YouTube’s battle against Covid-19 misinformation is causing collateral damage as the world’s largest online video service struggles to pick up on nuances of an increasingly complex and political topic.
Since January, California pulmonologist Roger Seheult has posted regular medical lectures about the novel coronavirus on his YouTube channel, MedCram. His audience jumped to more than 700,000 subscribers. But as the virus spread in the spring, YouTube deleted five of the MedCram clips, including two about the controversial drug hydroxychloroquine and one about Remdesivir, an experimental Covid-19 treatment developed by Gilead Sciences Inc.
Seheult appealed the decisions. Viewer complaints flooded in; one fan started a petition demanding YouTube stop “censoring” the footage. For Seheult, YouTube’s new rules were applied without explanation. “It’s like you’re in a hockey game,” he said. “And you keep getting called for penalties, but you don’t know what the penalties are.”
According to YouTube, the referee made a mistake.
“With the massive volume of videos on our site, sometimes we make the wrong call,” a YouTube spokesman said on Wednesday after Bloomberg News reached out for comment. “When it’s brought to our attention that a video has been removed mistakenly, we act quickly to reinstate it.” The five MedCram videos are back on the site now.
The incident is another flash point in the debate over the role of internet gatekeepers like YouTube and its parent, Alphabet Inc.’s Google. On Wednesday, U.S. President Donald Trump railed against social-media companies after Twitter Inc. fact-checked some of his tweets. He’s also preparing an executive order that could limit liability protections from the largest user-generated networks: Twitter, Facebook Inc. and YouTube.
At the same time, Democratic lawmakers have chastised YouTube for not removing conspiracy theories about the pandemic swiftly enough. In a letter to House Intelligence Chairman Adam Schiff, released on Thursday, YouTube Chief Executive Officer Susan Wojcicki wrote that the company’s automated systems detected a majority of “dangerous or misleading” videos about the virus. “The complex nature of misinformation online presents a number of challenges for platforms such as YouTube and I welcome your suggestions as to what we can do better,” she added.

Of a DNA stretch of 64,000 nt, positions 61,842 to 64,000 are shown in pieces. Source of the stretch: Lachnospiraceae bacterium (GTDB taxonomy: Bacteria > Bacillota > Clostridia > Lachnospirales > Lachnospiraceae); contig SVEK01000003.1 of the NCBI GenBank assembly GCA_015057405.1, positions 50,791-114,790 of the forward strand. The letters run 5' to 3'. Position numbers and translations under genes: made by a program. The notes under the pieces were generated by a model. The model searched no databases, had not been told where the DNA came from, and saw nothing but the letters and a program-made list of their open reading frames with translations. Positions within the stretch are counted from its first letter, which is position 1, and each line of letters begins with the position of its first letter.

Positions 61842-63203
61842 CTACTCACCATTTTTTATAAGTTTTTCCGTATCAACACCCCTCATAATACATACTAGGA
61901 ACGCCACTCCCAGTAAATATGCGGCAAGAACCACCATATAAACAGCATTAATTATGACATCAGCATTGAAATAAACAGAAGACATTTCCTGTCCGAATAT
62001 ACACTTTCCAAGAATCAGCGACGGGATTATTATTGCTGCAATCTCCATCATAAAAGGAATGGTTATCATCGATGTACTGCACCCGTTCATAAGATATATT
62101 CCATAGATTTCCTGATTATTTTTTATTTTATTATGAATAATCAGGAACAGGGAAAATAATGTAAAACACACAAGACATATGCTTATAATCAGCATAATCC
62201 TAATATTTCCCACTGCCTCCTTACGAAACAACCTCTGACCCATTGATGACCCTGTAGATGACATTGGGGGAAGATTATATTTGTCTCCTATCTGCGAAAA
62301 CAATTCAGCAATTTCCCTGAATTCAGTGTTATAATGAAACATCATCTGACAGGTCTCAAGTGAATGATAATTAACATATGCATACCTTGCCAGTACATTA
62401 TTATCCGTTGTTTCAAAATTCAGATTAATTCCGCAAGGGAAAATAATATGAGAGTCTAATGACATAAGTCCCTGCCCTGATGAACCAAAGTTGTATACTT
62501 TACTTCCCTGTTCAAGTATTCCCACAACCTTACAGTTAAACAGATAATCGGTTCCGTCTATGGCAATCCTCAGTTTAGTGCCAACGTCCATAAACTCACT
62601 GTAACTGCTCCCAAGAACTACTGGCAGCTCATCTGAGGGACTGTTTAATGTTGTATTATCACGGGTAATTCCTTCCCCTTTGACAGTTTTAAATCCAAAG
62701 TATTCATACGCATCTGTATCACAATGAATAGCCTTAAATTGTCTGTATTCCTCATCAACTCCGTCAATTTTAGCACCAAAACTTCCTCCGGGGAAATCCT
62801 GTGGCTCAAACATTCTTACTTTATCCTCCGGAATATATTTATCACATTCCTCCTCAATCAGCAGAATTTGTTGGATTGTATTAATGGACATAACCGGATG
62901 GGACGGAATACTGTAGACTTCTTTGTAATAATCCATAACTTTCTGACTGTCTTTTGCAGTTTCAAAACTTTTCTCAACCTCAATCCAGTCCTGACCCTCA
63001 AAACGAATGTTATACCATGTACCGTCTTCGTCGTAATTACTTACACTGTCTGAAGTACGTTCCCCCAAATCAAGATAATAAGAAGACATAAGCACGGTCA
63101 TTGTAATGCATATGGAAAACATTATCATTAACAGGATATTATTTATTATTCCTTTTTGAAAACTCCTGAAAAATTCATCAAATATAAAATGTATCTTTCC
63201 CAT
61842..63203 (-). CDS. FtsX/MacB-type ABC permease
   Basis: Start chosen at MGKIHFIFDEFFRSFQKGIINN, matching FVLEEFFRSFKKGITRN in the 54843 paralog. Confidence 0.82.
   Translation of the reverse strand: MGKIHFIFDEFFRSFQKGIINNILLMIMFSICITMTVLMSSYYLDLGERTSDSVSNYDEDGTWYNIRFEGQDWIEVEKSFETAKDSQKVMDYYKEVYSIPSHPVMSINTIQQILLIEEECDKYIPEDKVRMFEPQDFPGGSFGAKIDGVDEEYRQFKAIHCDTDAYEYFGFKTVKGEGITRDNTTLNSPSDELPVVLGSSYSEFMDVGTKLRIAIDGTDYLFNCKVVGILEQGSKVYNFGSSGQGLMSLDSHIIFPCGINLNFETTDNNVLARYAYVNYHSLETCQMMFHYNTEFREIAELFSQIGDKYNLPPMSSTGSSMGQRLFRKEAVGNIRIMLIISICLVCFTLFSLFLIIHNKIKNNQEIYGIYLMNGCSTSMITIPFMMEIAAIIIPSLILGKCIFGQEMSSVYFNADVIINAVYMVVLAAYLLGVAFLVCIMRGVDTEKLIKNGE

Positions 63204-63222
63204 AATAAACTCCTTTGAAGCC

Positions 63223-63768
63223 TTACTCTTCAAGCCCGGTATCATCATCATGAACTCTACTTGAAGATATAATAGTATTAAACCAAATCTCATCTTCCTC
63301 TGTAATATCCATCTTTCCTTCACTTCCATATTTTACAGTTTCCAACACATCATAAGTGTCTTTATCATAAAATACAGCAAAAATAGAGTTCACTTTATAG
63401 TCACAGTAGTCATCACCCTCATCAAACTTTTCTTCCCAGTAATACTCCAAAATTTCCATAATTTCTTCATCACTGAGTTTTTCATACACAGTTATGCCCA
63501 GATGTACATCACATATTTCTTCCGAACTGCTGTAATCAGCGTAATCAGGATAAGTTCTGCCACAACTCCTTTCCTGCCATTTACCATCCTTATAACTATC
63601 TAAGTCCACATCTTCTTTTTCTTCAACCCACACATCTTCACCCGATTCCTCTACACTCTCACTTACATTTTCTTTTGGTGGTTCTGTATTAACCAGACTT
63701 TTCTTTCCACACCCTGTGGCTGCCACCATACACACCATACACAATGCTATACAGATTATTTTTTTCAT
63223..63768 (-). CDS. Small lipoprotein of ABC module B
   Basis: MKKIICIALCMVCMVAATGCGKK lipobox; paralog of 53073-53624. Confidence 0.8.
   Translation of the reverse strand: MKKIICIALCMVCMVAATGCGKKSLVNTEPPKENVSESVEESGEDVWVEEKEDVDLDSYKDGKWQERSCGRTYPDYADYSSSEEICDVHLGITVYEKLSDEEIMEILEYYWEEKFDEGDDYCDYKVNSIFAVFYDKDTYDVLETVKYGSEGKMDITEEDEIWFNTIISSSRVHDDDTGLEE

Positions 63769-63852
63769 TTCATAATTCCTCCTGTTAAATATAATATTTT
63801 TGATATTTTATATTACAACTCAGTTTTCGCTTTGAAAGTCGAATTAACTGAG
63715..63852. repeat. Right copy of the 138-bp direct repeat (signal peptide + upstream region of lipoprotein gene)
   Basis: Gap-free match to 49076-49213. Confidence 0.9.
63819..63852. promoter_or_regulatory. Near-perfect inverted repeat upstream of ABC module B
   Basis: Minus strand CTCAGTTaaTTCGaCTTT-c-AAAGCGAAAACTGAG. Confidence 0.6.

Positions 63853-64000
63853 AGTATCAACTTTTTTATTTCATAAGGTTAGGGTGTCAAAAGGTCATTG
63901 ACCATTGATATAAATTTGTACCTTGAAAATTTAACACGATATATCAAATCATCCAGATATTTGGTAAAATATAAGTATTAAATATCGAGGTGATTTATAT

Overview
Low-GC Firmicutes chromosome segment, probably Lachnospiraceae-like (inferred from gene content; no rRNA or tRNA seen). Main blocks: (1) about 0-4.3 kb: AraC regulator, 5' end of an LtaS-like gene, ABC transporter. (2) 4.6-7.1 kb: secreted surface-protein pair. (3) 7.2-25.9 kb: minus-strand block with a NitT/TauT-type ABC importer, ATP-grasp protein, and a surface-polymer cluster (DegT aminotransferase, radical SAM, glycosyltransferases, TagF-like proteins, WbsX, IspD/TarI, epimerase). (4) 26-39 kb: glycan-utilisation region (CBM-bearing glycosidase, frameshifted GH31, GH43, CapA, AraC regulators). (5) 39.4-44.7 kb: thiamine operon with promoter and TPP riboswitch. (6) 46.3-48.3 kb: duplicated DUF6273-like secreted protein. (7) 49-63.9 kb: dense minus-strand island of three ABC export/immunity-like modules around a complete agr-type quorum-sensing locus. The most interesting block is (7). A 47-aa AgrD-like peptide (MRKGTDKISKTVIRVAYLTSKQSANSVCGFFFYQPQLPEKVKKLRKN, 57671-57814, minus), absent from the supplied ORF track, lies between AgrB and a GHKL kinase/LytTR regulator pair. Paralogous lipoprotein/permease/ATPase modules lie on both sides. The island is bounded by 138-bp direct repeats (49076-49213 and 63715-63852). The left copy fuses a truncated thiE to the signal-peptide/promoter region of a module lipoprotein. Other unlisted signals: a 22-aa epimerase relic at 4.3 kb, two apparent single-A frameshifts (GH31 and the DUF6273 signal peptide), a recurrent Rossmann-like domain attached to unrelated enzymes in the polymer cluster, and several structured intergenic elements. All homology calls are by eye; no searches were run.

In addition to this political pressure, YouTube has been inundated with virus videos, while the pandemic has disrupted its contract workforce doing content moderation.
“YouTube has a really tough job,” said Kyle Allred, MedCram’s co-founder and producer. “But the reality is: YouTube’s the second biggest search engine in the world. If our videos aren’t on YouTube, we don’t have the benefit of reaching as many people.”
During the pandemic, YouTube has aggressively moderated virus videos after years of a more laissez-faire approach. The company has pulled thousands of clips for promoting misleading information or advice that conflicts with public health agencies. To filter footage, YouTube relies on viewers flagging videos, automated software and legions of human moderators.
At the best of times, the system is sometimes heavy-handed or too lenient. In March, the company said it had to limit its use of human moderators, due to remote work limitations, and would lean more on machines to make decisions.
YouTube’s challenge has grown even harder as medical videos pour onto the site and the debate about the pandemic response evolves from a mostly scientific discussion into a political fight.
Trump has said he took hydroxychloroquine for about two weeks and the president has promoted it as a possible coronavirus therapy, despite an outcry from medical professionals about its unproven efficacy and potential side effects.
At times, YouTube has filtered out sham science, such as videos promoting fake cures for Covid-19. More controversially, it has acted against doctors departing from public health advice. In April, YouTube removed videos by two doctors in Bakersfield, California, who used their YouTube channel to call for an end to social-distancing policies.
Seheult, the pulmonologist, said his videos are nothing like that. Instead, MedCram clips dissect medical studies and early research, called preprints, related to the virus. Seheult narrates the findings and statistics -- low-key footage that, thanks to the pandemic, now draws a large audience.
It seems Seheult was struck by YouTube’s algorithms scanning footage about Covid-19 cures. All five removed videos focused on potential treatments. YouTube says it relies on medical advisers and public agencies for guidance on how to handle videos about health issues. Yet the scientific consensus on some Covid-19 treatments is still taking shape. A study in The Lancet medical journal, released last week, linked hydroxychloroquine with increased risk of death and heart ailments.
The YouTube spokesperson declined to cite the reason why the MedCram videos were initially removed, beyond noting that it was a mistake.
The team behind MedCram is happy to have their work back on the world’s biggest video site. But they still feel frustrated with the minimal communication from YouTube. “We’re grateful to have our website MedCram.com where we don’t have to worry about censorship,” said Allred.
(Updates with information on Trump executive order, YouTube CEO letter to Congress in eighth and ninth paragraphs.)
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